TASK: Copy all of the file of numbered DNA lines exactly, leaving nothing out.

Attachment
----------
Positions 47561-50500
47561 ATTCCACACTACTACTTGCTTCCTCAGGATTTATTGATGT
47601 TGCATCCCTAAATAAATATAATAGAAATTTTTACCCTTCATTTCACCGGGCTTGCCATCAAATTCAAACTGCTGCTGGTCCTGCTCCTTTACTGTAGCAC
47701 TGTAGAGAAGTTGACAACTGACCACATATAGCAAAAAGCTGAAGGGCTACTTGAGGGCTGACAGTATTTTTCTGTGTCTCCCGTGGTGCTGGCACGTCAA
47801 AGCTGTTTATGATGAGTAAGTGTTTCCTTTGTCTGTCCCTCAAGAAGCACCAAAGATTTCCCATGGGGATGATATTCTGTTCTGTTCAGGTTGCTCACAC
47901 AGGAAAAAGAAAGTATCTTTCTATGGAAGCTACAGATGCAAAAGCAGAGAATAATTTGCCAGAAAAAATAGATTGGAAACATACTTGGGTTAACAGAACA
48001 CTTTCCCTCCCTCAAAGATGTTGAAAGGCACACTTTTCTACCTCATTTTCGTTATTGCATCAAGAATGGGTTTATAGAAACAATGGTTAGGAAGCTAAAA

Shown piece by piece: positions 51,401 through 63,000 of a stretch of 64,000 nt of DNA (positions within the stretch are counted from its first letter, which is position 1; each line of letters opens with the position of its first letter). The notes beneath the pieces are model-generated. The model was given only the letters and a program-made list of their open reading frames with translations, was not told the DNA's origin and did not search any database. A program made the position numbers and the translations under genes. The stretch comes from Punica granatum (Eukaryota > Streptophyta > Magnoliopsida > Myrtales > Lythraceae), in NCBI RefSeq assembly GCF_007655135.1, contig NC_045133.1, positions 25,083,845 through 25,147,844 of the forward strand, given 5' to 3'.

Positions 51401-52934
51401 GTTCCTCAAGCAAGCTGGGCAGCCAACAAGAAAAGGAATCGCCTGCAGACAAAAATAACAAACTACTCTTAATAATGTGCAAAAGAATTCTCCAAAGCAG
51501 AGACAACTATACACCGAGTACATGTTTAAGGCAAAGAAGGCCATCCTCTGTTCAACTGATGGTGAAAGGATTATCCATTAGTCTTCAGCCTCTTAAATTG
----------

Positions 47561-50500
47561 ATTCCACACTACTACTTGCTTCCTCAGGATTTATTGATGT
47601 TGCATCCCTAAATAAATATAATAGAAATTTTTACCCTTCATTTCACCGGGCTTGCCATCAAATTCAAACTGCTGCTGGTCCTGCTCCTTTACTGTAGCAC
47701 TGTAGAGAAGTTGACAACTGACCACATATAGCAAAAAGCTGAAGGGCTACTTGAGGGCTGACAGTATTTTTCTGTGTCTCCCGTGGTGCTGGCACGTCAA
47801 AGCTGTTTATGATGAGTAAGTGTTTCCTTTGTCTGTCCCTCAAGAAGCACCAAAGATTTCCCATGGGGATGATATTCTGTTCTGTTCAGGTTGCTCACAC
47901 AGGAAAAAGAAAGTATCTTTCTATGGAAGCTACAGATGCAAAAGCAGAGAATAATTTGCCAGAAAAAATAGATTGGAAACATACTTGGGTTAACAGAACA
48001 CTTTCCCTCCCTCAAAGATGTTGAAAGGCACACTTTTCTACCTCATTTTCGTTATTGCATCAAGAATGGGTTTATAGAAACAATGGTTAGGAAGCTAAAA

Shown piece by piece: positions 51,401 through 63,000 of a stretch of 64,000 nt of DNA (positions within the stretch are counted from its first letter, which is position 1; each line of letters opens with the position of its first letter). The notes beneath the pieces are model-generated. The model was given only the letters and a program-made list of their open reading frames with translations, was not told the DNA's origin and did not search any database. A program made the position numbers and the translations under genes. The stretch comes from Punica granatum (Eukaryota > Streptophyta > Magnoliopsida > Myrtales > Lythraceae), in NCBI RefSeq assembly GCF_007655135.1, contig NC_045133.1, positions 25,083,845 through 25,147,844 of the forward strand, given 5' to 3'.

Positions 51401-52934
51401 GTTCCTCAAGCAAGCTGGGCAGCCAACAAGAAAAGGAATCGCCTGCAGACAAAAATAACAAACTACTCTTAATAATGTGCAAAAGAATTCTCCAAAGCAG
51501 AGACAACTATACACCGAGTACATGTTTAAGGCAAAGAAGGCCATCCTCTGTTCAACTGATGGTGAAAGGATTATCCATTAGTCTTCAGCCTCTTAAATTG